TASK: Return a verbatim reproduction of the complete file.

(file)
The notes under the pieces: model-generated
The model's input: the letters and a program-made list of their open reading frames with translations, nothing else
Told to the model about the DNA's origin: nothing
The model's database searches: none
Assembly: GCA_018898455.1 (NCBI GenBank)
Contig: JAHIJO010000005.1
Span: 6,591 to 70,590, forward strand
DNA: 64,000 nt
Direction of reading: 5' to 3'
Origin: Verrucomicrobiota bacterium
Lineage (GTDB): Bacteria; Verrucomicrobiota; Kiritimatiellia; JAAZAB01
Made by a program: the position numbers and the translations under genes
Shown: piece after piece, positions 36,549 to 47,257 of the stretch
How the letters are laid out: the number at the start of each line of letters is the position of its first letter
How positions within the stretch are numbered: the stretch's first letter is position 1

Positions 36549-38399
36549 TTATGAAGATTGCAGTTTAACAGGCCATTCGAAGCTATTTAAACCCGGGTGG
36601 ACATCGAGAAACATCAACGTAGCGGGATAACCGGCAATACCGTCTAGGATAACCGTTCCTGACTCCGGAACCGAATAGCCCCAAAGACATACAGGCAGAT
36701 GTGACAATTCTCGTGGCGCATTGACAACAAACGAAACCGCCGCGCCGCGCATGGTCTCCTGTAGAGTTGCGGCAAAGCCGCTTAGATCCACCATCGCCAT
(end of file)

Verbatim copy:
The notes under the pieces: model-generated
The model's input: the letters and a program-made list of their open reading frames with translations, nothing else
Told to the model about the DNA's origin: nothing
The model's database searches: none
Assembly: GCA_018898455.1 (NCBI GenBank)
Contig: JAHIJO010000005.1
Span: 6,591 to 70,590, forward strand
DNA: 64,000 nt
Direction of reading: 5' to 3'
Origin: Verrucomicrobiota bacterium
Lineage (GTDB): Bacteria; Verrucomicrobiota; Kiritimatiellia; JAAZAB01
Made by a program: the position numbers and the translations under genes
Shown: piece after piece, positions 36,549 to 47,257 of the stretch
How the letters are laid out: the number at the start of each line of letters is the position of its first letter
How positions within the stretch are numbered: the stretch's first letter is position 1

Positions 36549-38399
36549 TTATGAAGATTGCAGTTTAACAGGCCATTCGAAGCTATTTAAACCCGGGTGG
36601 ACATCGAGAAACATCAACGTAGCGGGATAACCGGCAATACCGTCTAGGATAACCGTTCCTGACTCCGGAACCGAATAGCCCCAAAGACATACAGGCAGAT
36701 GTGACAATTCTCGTGGCGCATTGACAACAAACGAAACCGCCGCGCCGCGCATGGTCTCCTGTAGAGTTGCGGCAAAGCCGCTTAGATCCACCATCGCCAT